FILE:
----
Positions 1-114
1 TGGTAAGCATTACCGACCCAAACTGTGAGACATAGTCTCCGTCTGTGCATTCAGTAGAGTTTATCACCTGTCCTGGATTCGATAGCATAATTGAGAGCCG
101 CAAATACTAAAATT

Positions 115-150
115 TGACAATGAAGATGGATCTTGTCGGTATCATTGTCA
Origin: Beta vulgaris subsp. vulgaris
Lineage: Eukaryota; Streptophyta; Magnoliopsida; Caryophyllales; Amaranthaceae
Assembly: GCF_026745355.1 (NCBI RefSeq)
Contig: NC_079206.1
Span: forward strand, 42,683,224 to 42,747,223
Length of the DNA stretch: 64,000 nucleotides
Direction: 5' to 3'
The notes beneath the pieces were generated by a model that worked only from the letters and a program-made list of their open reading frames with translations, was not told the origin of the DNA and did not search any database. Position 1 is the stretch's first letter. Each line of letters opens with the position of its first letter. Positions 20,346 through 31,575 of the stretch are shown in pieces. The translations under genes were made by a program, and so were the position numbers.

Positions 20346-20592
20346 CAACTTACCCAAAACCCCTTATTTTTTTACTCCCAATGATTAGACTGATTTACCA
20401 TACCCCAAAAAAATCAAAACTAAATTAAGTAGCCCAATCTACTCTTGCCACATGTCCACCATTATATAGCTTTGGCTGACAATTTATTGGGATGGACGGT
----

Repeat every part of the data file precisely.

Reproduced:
Positions 1-114
1 TGGTAAGCATTACCGACCCAAACTGTGAGACATAGTCTCCGTCTGTGCATTCAGTAGAGTTTATCACCTGTCCTGGATTCGATAGCATAATTGAGAGCCG
101 CAAATACTAAAATT

Positions 115-150
115 TGACAATGAAGATGGATCTTGTCGGTATCATTGTCA
Origin: Beta vulgaris subsp. vulgaris
Lineage: Eukaryota; Streptophyta; Magnoliopsida; Caryophyllales; Amaranthaceae
Assembly: GCF_026745355.1 (NCBI RefSeq)
Contig: NC_079206.1
Span: forward strand, 42,683,224 to 42,747,223
Length of the DNA stretch: 64,000 nucleotides
Direction: 5' to 3'
The notes beneath the pieces were generated by a model that worked only from the letters and a program-made list of their open reading frames with translations, was not told the origin of the DNA and did not search any database. Position 1 is the stretch's first letter. Each line of letters opens with the position of its first letter. Positions 20,346 through 31,575 of the stretch are shown in pieces. The translations under genes were made by a program, and so were the position numbers.

Positions 20346-20592
20346 CAACTTACCCAAAACCCCTTATTTTTTTACTCCCAATGATTAGACTGATTTACCA
20401 TACCCCAAAAAAATCAAAACTAAATTAAGTAGCCCAATCTACTCTTGCCACATGTCCACCATTATATAGCTTTGGCTGACAATTTATTGGGATGGACGGT